William Paul

Power or Persuasion?

Source: The Communist Review, May 1921, Vol. 1, No. 1.
Publisher: Communist Party of Great Britain
Transcription: Adam Buick
HTML Markup: Brian Reid
Proofreader: David Tate
Public Domain: Marxists Internet Archive (2006). You may freely copy, distribute, display and perform this work; as well as make derivative and commercial works. Please credit “Marxists Internet Archive” as your source.

We believe in revolution by persuasion.”— (J. Ramsay Macdonald at Southport).

I. What are the Facts?

During the month of April two Conferences, representing the political opinions of Labour, were held. The one met at Southport and the other one at Manchester. At Southport, where the I.L.P. met, the cry was a demand for the masses to obtain their objective by using Persuasion. At Manchester, where the Communists met, a call was made to the workers to urge them to consolidate their political and industrial forces in order to build up their class Power and use it to destroy the capitalist system.

Never was the international policy of the Labour movement more clearly symbolised than in the difference of tactics which separates persuasion from power. The Soviet revolution was only possible in Russia, and elsewhere, because the Communists urged the workers to depend upon Might as an instrument of revolution. There is no record in history of a ruling class being persuaded to destroy its own economic and political supremacy.

Which section is correct? Is it the I.L.P. with its policy of sweet reasonableness and persuasion, or is it the Communists who rely upon the mass power of the workers? Before we can answer this question we must first ascertain the nature of the capitalist class to which the Labour movement is opposed. We must make this examination because all tactics, political or otherwise, are based not upon what we wish or desire, but based upon the attitude adopted by the enemy.

How, then, does the capitalist class act? Does it believe in the policy of persuasion? Has it ever shown any relaxation in any of its demands when the masses have demonstrated that their case was unanswerable both from the standpoint of logic and social necessity? To answer this question it is not necessary to study any philosophical volumes on the democratic pretensions of the modern propertied interests. They, themselves, have given the reply. And their evidence is of greater importance than any emotional gesture made either by the sentimental Mr. Snowden, or by the righteous Mr. Macdonald—the evidence of the capitalist class is the most valuable of all because it is the weighty evidence of the culprit against himself. What are the facts?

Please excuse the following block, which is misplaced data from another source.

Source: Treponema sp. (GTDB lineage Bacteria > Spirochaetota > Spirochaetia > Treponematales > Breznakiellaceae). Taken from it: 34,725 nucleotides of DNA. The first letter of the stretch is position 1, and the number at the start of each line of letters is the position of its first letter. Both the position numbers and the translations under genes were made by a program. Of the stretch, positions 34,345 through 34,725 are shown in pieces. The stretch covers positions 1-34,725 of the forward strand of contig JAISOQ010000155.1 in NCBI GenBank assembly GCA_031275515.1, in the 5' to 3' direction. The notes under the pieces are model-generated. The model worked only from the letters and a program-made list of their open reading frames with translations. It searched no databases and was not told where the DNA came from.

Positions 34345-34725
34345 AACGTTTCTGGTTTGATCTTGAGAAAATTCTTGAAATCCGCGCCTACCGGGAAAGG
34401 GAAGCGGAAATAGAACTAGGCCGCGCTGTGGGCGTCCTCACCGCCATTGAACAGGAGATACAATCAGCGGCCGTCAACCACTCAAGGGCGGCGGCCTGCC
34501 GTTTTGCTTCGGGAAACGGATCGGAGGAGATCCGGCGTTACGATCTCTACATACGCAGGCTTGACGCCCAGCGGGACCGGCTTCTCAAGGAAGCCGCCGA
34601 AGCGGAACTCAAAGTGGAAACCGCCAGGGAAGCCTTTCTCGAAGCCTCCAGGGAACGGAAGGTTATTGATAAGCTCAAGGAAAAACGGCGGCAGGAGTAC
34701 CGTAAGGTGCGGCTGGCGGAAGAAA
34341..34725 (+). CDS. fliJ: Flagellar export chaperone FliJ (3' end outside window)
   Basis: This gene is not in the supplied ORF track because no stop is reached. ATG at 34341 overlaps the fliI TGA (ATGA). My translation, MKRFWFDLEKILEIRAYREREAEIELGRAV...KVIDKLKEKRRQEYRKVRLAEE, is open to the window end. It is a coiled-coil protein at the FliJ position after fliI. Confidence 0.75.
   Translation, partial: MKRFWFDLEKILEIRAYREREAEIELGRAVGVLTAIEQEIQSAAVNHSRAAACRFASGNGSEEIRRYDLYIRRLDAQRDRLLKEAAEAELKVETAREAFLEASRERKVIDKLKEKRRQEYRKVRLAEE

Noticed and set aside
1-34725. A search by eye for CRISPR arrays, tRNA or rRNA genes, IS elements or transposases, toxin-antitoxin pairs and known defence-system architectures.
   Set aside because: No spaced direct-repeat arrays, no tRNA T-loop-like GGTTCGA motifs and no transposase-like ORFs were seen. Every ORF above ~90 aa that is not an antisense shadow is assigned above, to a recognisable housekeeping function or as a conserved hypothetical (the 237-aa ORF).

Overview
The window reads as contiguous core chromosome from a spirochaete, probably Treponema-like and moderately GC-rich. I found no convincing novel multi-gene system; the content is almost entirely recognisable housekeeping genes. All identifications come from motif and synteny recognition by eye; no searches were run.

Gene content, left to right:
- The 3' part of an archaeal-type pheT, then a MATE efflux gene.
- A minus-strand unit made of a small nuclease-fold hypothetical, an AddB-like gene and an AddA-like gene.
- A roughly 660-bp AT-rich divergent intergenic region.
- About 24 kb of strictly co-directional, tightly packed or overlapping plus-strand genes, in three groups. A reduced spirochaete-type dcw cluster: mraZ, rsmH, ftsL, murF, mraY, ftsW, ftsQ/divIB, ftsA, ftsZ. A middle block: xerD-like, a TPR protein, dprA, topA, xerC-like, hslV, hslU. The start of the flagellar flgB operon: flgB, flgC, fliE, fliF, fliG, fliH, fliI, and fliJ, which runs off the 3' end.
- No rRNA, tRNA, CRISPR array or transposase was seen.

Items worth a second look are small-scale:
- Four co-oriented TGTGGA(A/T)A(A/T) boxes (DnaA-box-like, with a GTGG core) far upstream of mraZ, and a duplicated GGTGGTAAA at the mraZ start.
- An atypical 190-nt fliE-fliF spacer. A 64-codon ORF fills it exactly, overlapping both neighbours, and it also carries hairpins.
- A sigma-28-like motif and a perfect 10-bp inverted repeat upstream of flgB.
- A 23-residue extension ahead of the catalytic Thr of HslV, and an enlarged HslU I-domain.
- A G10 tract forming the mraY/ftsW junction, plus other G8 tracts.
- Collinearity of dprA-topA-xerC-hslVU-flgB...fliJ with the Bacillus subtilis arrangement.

The imperialists of Britain made a startling discovery during the war. They suddenly realised that the maw of war was devouring the very elements in the working class upon whom they had always depended as being safe and reliable upholders of capitalism. Prior to 1914 all the trouble in the industrial world came from the well organised workers in the engineering, mining, transport and railroad unions. But outside of these unions there were great numbers of shop assistants, clerks, commercial travellers, workers in luxury trades, etc. These wage-earners, the black-coated salariat, were not at all rebellious and were always ready to rally to the side of “law and order” against the masses during any industrial upheaval. When the war started, the imperialists would have liked very much to have sent the miners, railwaymen, engineers, and the other disgruntled elements in the working class into the firing line. The technique of war, however, compelled the imperialists to build up their army mainly from the very sections of the workers who were outside of the best organised unions. The war killed or maimed great numbers of the “high-collared” wage-earners who were wont to think of themselves as superior to the black squads who operated the mines, foundries, mills, railroads, etc. Thus, when the war was over, it found the best fighting regiments in the industrial field better organised than ever; it found a decrease in the number of the black-coated brigade, who had been killed; and it found many of the one-time tame and conservative clerks, etc., turned into disillusioned and rebellious discharged soldiers. Thus the war, which had been waged to consolidate the power of the imperialists, actually created an increase in the number of the workers who were discontented with the conditions of capitalist society. This is one reason why the working class has moved rapidly to the Left during the past three years.

II. The International Division of Labour

But the imperialists received a further blow when the Russian masses, refusing to be duped by the Labour-Coalition Government led by Kerensky, rose and established the Soviet Republic. Not only did the Soviet revolution mean the triumph of the Russian working class—it meant that a certain revolutionary tactic had been tested and had proven successful, and that success stood forth as an example and as a provocation to the dissatisfied proletariat in all capitalist countries to follow suit. The Russian Revolution reacted against the propertied interests in another way. They had looked to Russia with its great mineral resources and with its large labouring population—brought up on the lowest standard of subsistence of any country in Europe—as the one great avenue to exploit in order to restore the financial ravages and inroads of the war. If only they could use Russia as they desired, then they would soon tame the restless proletariat in Britain. By exploiting the famous Donetz coal basin, and by compelling the Russian miners to work for a few kopecks per day, it would be possible to produce coal at such a price that the Russian miners could be used as a lever to lower the wages of the British miners. Here was a subtle attempt to split the international workers against themselves. And why was the Federation of British Industries unable to carry out this project? Did the Russian Soviet Republic persuade it to give up the idea? Not at all the Russians argued and pleaded without avail. Not until they organised their Red Army—their Power—and smashed every White army brought against them did they succeed in defeating the imperialistic projects of the Federation of British Industries which had looked upon Russia—as their private minute book declares—as “the greatest prize offered to civilisation since the discovery of the Americas.”